About ProvisionalBuilder

If you have an invention that you would like to patent, you may want to consider applying for a provisional patent. This is a relatively low-cost alternative to a full patent application, and it also gives you a way to take legal action if someone steals your invention.

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Need for a low-cost patent protection alternative

If you have a great idea, but don't have the cash to pursue a patent, a provisional patent application may be the answer to your prayers. This type of patent is one of the least expensive ways to secure a patent in the United States. A provisional patent is a way to give your idea a temporary legal semblance of legitimacy before filing a full-fledged utility patent application.

Our site has an FAQ that guides you through the process of filing a provisional patent. In order to file a provisional application, you need to submit a detailed description of your invention along with drawings. You can also choose to file it online. When filing a provisional application, you are obligated to keep the information confidential.

For many inventors, a provisional patent application is the simplest and most cost-effective way to get a patent in the United States. This is because the USPTO provides a one-year grace period after which your invention will no longer be subject to examination. As a result, you will be able to test your idea out more thoroughly and refine it if necessary. Using a provisional patent can save you money and time, which you can then spend on other aspects of your invention.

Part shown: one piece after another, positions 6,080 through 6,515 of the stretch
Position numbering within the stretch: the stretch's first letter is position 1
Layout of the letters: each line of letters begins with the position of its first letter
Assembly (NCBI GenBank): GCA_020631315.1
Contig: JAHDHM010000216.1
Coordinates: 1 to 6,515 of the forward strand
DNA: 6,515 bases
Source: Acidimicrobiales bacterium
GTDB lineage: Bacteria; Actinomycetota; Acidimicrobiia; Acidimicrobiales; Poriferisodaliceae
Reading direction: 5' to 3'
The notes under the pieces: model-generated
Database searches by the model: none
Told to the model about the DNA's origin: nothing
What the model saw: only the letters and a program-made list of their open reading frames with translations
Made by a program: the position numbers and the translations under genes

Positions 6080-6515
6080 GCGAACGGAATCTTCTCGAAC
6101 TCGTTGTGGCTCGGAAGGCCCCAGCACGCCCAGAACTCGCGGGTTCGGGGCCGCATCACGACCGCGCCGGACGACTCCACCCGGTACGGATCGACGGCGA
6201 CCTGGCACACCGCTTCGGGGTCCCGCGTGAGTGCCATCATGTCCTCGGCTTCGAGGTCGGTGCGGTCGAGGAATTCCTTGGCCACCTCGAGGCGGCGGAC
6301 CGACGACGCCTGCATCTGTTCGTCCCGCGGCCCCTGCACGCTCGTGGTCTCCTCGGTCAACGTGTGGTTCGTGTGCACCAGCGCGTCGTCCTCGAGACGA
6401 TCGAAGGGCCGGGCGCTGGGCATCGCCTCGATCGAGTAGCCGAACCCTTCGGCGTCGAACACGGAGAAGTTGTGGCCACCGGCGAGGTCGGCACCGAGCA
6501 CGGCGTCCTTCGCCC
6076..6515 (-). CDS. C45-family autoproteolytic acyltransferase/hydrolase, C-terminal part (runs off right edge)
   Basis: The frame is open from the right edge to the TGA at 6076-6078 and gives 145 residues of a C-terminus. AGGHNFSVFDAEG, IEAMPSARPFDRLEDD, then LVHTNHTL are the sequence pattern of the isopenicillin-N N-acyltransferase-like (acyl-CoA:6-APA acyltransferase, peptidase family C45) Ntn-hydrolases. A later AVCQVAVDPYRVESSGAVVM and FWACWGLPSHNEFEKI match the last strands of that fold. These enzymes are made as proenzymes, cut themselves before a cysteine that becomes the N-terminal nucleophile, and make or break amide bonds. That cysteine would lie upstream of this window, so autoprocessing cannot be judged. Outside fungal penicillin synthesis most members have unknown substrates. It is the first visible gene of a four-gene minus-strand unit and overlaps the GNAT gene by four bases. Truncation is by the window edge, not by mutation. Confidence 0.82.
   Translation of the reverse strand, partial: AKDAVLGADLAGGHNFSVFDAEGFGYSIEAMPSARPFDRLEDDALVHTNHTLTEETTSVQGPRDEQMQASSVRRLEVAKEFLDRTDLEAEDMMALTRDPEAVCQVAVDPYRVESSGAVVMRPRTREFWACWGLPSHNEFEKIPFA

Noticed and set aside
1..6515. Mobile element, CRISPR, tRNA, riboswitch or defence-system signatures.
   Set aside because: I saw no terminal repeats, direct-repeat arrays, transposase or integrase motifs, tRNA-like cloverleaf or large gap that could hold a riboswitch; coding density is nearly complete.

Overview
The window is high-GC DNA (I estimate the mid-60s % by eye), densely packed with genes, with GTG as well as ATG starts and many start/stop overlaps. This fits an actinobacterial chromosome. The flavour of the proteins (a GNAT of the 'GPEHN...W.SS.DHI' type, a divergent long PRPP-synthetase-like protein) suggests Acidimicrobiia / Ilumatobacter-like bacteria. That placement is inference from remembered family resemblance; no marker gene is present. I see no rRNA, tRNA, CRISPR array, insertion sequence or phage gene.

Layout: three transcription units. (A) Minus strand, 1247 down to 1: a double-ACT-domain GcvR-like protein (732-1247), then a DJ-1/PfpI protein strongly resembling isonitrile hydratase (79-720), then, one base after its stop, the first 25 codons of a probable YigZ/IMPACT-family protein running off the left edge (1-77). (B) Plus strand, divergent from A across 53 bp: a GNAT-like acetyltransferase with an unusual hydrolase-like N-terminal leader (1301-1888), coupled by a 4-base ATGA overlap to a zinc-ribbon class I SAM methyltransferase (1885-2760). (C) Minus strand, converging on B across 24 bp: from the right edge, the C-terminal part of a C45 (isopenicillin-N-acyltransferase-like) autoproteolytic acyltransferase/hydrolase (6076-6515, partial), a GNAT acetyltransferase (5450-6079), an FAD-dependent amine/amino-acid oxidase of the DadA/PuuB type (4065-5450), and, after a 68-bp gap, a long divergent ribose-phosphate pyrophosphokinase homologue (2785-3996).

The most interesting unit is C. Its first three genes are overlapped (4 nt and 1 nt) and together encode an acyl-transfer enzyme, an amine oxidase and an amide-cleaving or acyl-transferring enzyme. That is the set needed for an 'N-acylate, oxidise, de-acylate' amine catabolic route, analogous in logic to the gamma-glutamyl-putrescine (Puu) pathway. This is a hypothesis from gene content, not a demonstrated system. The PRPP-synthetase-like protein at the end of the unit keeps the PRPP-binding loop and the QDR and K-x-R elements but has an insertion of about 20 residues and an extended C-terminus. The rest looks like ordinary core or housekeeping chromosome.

The other advantage of a provisional patent application is that it is cheaper than a standard non-provisional patent. A non-provisional patent application costs between $7,000 and $14,000, depending on the complexity of the invention. To get a more detailed estimate, you can contact a patent attorney or an agent. The USPTO has a list of attorneys and agents on its website.

The benefits of a provisional patent can be significant, especially if you are able to use your invention in a profitable manner. Some investors prefer to invest in inventors who are able to obtain a provisional patent. It can also make it easier for you to find investment capital. Another way to profit from your idea is through licensing, which allows you to earn profits by utilizing existing infrastructure.

Despite the low cost and the speedy process, a provisional patent application can't guarantee a patent. You will need to file a non-provisional patent application within 12 months of filing the provisional one. That's not to say that your provisional application will never be granted, but the chances are slim. Also, you will be paying maintenance fees for the remainder of the twenty-year term of your patent.